Effect of quercetin on ovarian cells of pigs and cattle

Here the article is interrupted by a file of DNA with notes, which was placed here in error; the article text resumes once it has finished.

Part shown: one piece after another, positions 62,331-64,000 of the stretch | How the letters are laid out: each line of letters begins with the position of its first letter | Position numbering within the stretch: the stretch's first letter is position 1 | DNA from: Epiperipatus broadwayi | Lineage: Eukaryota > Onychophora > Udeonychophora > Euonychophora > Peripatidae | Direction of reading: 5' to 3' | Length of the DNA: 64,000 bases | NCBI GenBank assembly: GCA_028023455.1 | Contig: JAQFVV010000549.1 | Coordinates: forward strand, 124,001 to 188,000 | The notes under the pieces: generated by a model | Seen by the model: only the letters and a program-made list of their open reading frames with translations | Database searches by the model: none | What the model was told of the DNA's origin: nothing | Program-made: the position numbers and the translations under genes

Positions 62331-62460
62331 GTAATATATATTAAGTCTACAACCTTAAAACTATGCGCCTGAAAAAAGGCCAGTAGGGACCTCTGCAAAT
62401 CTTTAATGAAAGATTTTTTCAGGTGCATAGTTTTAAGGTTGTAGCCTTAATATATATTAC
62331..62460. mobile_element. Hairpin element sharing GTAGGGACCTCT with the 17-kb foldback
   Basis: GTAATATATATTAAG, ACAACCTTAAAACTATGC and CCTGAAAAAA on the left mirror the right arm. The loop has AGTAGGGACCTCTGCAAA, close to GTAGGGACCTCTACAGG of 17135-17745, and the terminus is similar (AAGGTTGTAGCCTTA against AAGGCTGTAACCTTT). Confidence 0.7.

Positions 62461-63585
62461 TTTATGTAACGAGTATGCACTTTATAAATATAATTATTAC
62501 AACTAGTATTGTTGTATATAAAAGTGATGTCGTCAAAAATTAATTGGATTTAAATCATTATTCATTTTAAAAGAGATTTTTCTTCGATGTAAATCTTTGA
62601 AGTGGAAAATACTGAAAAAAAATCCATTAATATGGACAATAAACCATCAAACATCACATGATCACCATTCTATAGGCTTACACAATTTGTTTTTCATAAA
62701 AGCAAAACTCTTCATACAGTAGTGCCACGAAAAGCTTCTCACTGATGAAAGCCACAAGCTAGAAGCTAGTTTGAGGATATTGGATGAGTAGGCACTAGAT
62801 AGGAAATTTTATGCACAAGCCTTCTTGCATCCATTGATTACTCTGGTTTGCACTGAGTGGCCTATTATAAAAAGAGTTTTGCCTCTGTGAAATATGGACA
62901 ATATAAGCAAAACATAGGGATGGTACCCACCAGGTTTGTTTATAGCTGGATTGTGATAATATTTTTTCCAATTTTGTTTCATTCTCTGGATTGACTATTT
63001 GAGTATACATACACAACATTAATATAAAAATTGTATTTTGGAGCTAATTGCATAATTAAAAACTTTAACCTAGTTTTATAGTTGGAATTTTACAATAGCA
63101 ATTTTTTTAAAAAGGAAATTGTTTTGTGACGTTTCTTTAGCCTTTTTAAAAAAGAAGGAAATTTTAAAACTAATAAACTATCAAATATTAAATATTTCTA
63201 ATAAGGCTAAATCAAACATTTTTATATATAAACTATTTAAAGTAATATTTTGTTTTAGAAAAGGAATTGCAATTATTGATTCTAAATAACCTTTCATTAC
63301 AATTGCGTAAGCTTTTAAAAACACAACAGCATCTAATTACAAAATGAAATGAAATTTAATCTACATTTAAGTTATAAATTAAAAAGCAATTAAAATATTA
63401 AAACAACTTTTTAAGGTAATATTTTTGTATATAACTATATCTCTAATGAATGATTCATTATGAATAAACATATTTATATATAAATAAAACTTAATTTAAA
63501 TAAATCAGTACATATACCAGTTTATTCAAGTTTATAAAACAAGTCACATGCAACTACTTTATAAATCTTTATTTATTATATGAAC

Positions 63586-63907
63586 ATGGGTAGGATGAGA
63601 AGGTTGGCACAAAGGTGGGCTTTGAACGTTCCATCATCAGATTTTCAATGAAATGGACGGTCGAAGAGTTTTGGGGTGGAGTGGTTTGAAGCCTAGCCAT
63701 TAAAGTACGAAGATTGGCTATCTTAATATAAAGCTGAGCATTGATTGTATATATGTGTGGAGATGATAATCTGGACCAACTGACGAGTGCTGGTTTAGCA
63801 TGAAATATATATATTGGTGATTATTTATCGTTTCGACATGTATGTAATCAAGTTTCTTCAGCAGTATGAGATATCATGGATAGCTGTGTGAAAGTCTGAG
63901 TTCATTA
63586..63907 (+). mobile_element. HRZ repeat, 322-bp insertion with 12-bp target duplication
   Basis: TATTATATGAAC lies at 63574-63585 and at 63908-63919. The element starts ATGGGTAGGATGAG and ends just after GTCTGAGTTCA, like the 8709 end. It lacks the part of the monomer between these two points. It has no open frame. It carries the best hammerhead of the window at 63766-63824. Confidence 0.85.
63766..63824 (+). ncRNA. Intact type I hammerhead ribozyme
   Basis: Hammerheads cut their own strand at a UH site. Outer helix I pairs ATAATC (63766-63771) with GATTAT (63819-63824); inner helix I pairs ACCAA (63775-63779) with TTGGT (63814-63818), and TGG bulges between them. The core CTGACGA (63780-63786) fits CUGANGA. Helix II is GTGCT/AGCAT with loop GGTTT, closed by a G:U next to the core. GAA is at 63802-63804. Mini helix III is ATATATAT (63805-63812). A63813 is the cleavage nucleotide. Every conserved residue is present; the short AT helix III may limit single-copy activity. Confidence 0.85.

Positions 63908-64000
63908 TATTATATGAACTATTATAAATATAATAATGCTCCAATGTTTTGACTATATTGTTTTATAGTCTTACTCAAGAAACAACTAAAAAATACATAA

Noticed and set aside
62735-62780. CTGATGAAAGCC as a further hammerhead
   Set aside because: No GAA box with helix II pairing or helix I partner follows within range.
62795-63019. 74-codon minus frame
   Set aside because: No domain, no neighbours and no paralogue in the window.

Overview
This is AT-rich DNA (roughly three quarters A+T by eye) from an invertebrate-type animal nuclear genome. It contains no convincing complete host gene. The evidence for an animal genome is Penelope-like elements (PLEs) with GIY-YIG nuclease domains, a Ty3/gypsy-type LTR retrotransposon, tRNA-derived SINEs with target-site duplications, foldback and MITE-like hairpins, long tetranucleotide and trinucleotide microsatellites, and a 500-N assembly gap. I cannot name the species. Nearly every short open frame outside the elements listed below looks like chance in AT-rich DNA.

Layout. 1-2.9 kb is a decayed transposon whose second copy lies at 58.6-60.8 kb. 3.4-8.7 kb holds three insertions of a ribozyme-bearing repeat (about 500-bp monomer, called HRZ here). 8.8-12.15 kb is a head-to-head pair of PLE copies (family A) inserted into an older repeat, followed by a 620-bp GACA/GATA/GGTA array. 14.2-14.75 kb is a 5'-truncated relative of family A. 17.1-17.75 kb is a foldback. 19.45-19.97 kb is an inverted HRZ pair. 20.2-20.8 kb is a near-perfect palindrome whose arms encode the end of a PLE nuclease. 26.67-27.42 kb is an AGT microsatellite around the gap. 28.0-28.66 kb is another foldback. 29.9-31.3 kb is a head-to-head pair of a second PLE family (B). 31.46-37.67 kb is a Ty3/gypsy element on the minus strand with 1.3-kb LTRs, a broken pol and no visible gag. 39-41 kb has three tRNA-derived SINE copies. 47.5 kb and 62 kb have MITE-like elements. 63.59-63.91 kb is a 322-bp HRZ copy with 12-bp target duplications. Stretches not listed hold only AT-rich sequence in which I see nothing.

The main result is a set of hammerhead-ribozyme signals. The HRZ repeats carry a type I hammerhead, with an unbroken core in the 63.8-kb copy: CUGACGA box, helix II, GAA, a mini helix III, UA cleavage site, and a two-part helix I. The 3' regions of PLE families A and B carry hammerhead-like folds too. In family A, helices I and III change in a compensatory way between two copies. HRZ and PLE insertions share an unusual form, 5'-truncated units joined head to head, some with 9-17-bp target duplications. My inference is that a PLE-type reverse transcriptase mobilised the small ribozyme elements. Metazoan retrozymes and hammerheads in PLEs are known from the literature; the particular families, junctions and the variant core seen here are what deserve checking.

The bioflavonoid quercetin is a component of food with numerous biological effects, but its function in reproductive processes and mechanisms in various species remain unclear. The aim of this study was to examine the effect of quercetin on ovarian cells isolated from ovaries of two phytophagous mammalian species (i.e. pigs and cattle). There was analysis of the effect of quercetin (0, 1, 10, and 100 ng/mL) on cultured granulosa cells of pigs and cattle. Proliferation (PCNA) and apoptosis (bax) markers and release of progesterone (P4), testosterone (T), estradiol (E2), and IGF-I were quantified using quantitative immunocytochemistry, enzyme immunoassay, or radioimunoassay. Treatments with quercetin reduced PCNA and bax accumulation and decreased P4 release from both granulosa cells of pigs and cattle. In cells of pigs, treatment with quercetin reduced T output, however, in cells of cattle quercetin increased T release. In cells of pigs, quercetin reduced IGF-I release. In cells of cattle, quercetin at smaller doses (1 or 10 ng/mL), promoted and at a large dose (100 ng/mL) reduced IGF-I secretions. There was no substantial E2 release from granulosa cells of pigs or cattle. These observations are the first to indicate there is a direct action of quercetin on basic ovarian cell functions (proliferation, apoptosis, and hormones release) which can be species-specific.